10 April 2012

Crime and Punishment

The State of Texas executed 17 people in 2010, just over a third of the total executions in the US that year, and yet almost everyone Werner Herzog talks to in his new film, Into the Abyss, from the families of victims, to the former chief of one of Texas's death row facilities, seems to be uncertain about the use of the death penalty. Most are against it.

I am a big fan of The Good Wife and I also read and watch a lot of crime and legal thrillers and one thing that is usually important is the notion of innocence. Some of the best episodes of The Good Wife involved twists where the innocent-seeming client Alicia Florrick and her firm are representing turns out to be guilty, or vice-versa. There was a great episode with a last-minute, against-the-clock death row appeal, too. Legally, of course, it doesn't matter to the law firm whether their clients are innocent or guilty (although it does help if they are innocent), but dramatically, our perceptions of innocence or lack thereof are important.

But Into the Abyss is a documentary, not a drama, and questions of guilt and innocence don't really come up; they are beside the point. In the film, Herzog profiles Michael Perry, who in 2001, at the age of 19, was convicted of murdering a 50-year-old woman, Sandra Stotler, with his friend Jason Burkett, because they wanted to steal her two fancy cars and killing her seemed to them to be the most straightforward way of doing this. Perry was sentenced to death and Burkett, who was also convicted of murdering Stotler's teenage son and a friend, is serving 40 years in jail. We find out later that it may have been Burkett's father's moving testimony in court that saved him from the death penalty.

When Herzog talks to Perry, it is eight days before his execution but Perry seems fairly calm, even though his father recently died; Perry found religion in jail and is convinced that there is something better waiting for him on the other side. Later, we see him proclaiming his innocence--he blames Burkett and Burkett blames him--but he is resigned to his fate. Herzog then allows a local detective to introduce the details of the crime and the crime scenes, and then speaks to the siblings of the victims, Jason Burkett, Burkett's father, the man who used to run the Huntsville death house and others involved with the crime, the victims or the business of putting people to death. Both men are uneducated and clearly had difficult upbringings, we learn--Burkett had a lot of medical issues and his own father was frequently in prison, where he is currently serving a life sentence. Perry had left home and was living out of a car boot until he persuaded Burkett to let him live with Burkett temporarily.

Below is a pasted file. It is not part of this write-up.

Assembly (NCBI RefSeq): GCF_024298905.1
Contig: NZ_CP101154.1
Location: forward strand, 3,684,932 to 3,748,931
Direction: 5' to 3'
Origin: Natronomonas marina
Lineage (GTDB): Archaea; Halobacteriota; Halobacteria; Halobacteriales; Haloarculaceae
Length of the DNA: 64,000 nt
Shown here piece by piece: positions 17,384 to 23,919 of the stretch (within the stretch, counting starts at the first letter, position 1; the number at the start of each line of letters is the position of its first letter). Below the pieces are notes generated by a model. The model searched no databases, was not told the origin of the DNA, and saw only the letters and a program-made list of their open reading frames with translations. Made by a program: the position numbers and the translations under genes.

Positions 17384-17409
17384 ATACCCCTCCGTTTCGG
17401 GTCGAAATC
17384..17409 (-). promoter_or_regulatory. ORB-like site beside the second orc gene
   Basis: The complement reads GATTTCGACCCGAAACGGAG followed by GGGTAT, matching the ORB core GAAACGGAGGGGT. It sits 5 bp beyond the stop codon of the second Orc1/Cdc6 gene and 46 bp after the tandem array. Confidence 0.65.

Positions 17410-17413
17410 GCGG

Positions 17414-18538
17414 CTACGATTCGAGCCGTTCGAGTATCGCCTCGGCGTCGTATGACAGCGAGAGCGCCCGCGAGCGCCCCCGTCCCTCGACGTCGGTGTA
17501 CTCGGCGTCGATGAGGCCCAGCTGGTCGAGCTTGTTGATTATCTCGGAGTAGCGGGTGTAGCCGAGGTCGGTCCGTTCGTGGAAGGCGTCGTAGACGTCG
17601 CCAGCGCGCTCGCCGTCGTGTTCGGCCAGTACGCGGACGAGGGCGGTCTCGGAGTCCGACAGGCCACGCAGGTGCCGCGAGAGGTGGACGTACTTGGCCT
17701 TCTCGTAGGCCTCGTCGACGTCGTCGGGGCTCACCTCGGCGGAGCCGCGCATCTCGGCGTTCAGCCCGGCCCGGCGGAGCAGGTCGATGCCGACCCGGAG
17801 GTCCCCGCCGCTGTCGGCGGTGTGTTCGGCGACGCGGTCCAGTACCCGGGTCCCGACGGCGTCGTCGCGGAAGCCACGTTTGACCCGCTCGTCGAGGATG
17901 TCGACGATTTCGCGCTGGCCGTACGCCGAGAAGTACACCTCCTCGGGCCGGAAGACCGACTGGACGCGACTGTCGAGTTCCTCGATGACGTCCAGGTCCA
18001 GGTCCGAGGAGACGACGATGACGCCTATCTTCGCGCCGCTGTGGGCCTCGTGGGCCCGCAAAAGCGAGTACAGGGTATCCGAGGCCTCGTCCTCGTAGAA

Herzog doesn't appear on camera and there is no voice-over, just a few intertitles and Herzog's interviews. He does not state his own views but then he doesn't really need to because his interviewees so often put them into their own words. Lisa Stotler-Balloun, the sister and daughter of two of the victims, is still clearly devastated about what happened to her brother and mother, the tragedy made so much worse by the fact that she lost many other close family members in tragic circumstances in the space of a few years. She hates Perry and Burkett for taking her mother and brother from her but even she states that life imprisonment would have been enough and that executing Perry wouldn't bring anyone back. The two men did something terrible and they should pay for it but not, the film argues, with their lives.

Into the Abyss is a sad film and although its subtitle is 'a tale of death, a tale of life', perhaps 'a tale of death and of miserable lives' would have been more accurate because it doesn't seem as though anyone who appears in the film has led a happy, fulfilled life. Although Herzog's opinions are evident throughout, this is no Michael Moore polemic. It is understated and moving, shot through with a raw, brutal honesty, and I really liked it.

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